Roediger ponders the irony that in the 1920s, immigration quotas cut the influx of foreigners, while those already here were united into fronts of homeowners staking out “American” neighborhoods and “Yankeelands.” A number of Chicago-based homeowner associations promoted restrictive “covenant agreements.” Those who signed these legal promises to not sell residential property to blacks created a “marvelous delicately woven chain of armor,” thumped the Hyde Park Herald.
Even street gangs of the time reflected the trend to embrace ethnics and banish blacks. During Chicago’s 1919 race riot, an Irish gang tried to enlist allies among eastern European immigrants living near the stockyards by scapegoating blacks. Under cover of night, in the early hours of August 2, members of the gang put on blackface and torched houses, leaving 948 Lithuanians and Poles homeless, yet failing to incite anti-black retaliation. Polish and Jewish newspapers took neither side since their readers were not yet lifetime subscribers to whiteness.
Roediger himself was not born with a nuanced understanding of race. Growing up in all-white Columbia, Illinois, he picked up such expressions as “Eeny, meany, miney, mo/Catch a nigger by the toe.” He never questioned the so-called Sundown law that kept blacks off the streets at night. But Roediger spent summers in his mother’s nearby “half-Black” hometown of Cairo, where he went to a black church for the sake of increasing his leisure time: “Its masses were the fastest, like only 25 minutes,” he recalls.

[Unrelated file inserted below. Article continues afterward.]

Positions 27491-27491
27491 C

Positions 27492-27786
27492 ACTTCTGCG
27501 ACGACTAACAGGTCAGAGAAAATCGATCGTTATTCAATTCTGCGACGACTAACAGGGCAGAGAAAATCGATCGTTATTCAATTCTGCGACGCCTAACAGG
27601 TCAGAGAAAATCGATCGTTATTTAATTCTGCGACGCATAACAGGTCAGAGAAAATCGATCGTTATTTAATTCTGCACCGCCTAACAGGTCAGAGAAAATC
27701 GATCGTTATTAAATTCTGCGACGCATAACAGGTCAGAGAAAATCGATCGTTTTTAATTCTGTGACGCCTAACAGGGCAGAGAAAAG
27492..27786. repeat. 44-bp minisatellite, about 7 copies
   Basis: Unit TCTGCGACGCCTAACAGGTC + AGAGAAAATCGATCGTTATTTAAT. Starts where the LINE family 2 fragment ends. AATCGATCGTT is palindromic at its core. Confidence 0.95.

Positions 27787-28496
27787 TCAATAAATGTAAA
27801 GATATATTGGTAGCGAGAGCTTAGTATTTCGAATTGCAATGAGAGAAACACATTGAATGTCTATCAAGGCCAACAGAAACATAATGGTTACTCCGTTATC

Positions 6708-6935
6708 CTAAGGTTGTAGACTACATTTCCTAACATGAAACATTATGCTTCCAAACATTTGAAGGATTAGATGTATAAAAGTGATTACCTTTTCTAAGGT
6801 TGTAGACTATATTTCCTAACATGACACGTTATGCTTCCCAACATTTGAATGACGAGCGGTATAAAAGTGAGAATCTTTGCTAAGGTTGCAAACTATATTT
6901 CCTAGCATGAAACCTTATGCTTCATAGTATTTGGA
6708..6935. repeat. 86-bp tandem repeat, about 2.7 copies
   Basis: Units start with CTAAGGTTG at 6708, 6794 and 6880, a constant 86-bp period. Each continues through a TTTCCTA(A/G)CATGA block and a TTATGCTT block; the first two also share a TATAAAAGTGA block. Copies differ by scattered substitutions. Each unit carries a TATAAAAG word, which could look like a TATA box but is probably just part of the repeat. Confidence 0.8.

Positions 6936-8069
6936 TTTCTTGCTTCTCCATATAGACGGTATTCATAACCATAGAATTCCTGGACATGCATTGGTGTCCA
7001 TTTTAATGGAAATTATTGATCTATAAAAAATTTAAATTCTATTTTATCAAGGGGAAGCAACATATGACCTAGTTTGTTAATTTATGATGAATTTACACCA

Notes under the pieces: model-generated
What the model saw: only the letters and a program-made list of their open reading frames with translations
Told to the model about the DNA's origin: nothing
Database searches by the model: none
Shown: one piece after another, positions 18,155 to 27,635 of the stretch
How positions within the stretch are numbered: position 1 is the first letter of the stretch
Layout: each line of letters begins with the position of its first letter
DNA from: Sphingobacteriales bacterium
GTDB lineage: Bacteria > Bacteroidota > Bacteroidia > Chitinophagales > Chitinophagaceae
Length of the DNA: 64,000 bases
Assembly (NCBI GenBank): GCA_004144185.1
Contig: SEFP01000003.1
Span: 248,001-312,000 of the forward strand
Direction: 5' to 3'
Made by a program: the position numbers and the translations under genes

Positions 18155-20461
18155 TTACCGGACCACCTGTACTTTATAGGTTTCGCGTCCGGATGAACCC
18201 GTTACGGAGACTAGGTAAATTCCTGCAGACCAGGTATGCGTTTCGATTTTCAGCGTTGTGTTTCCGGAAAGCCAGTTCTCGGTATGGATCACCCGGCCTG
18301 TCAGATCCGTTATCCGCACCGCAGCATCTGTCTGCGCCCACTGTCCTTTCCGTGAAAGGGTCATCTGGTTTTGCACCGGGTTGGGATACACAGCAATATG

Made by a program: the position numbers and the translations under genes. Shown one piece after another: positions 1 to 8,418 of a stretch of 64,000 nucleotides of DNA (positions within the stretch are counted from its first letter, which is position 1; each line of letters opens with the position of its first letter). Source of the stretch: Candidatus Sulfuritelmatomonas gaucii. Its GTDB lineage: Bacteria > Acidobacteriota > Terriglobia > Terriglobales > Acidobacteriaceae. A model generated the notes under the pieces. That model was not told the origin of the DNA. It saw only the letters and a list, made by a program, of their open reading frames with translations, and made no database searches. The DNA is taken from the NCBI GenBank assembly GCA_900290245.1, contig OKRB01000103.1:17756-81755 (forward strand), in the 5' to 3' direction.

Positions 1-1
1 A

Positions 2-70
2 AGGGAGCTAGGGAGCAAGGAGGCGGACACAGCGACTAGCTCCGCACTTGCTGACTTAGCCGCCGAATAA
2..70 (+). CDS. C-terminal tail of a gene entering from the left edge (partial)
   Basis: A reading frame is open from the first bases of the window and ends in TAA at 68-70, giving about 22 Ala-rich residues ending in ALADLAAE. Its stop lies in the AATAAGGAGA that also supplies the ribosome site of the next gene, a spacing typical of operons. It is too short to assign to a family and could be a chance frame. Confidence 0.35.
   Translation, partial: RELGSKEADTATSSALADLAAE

“Popular TV gave me a way to talk to my family about race,” says Roediger, a fan of “All in the Family.” He brought up race with his Aunt Anna Mae, the town phone operator, when watching “Sanford and Son.” She loved those shows but refused to work alongside blacks. Contradictions abounded in Columbia. “We all hated Blacks in the abstract, but our greatest heroes were the Black stars of the great St. Louis Cardinals baseball teams of the sixties,” Roedriger writes.
He remembers white friends embracing tunes by the Temptations and Jimi Hendrix while accessorizing with Confederate motifs. Rush Limbaugh was then spinning wax at KGMO in Cape Girardeau as “Rusty Sharpe.” “The most racist kids were the most attracted to Motown music – and certainly attracted to Tina Turner, who was living in East St. Louis then,” Roediger says.
Radicalized in high school, Roediger graduated from Northern Illinois University in 1975. He continued on to grad school at Northwestern, where he wrote his thesis on the fight for an eight-hour workday. After a year at Yale editing the Frederick Douglass papers, he returned to Northwestern in 1980 to teach labor history. He picked ‘whiteness’ as a specialty after Reagan was elected and commentators christened new electorates – the “Reagan Democrats” and “white workers.”
“Historically, I wondered what’s the root of this idea of thinking of yourself as a ‘white worker,’” says Roediger. “The only intellectuals writing books for whom whiteness was a problem were intellectuals of color. Whiteness really wasn’t a problem for white people. Most scholars would say ‘well, they are white so of course they think they’re white workers.’”
That truism might do for Limbaugh’s demographic, but not for Roediger’s cohort of labor historians. White workers are not born that way. Nor are scholars of whiteness.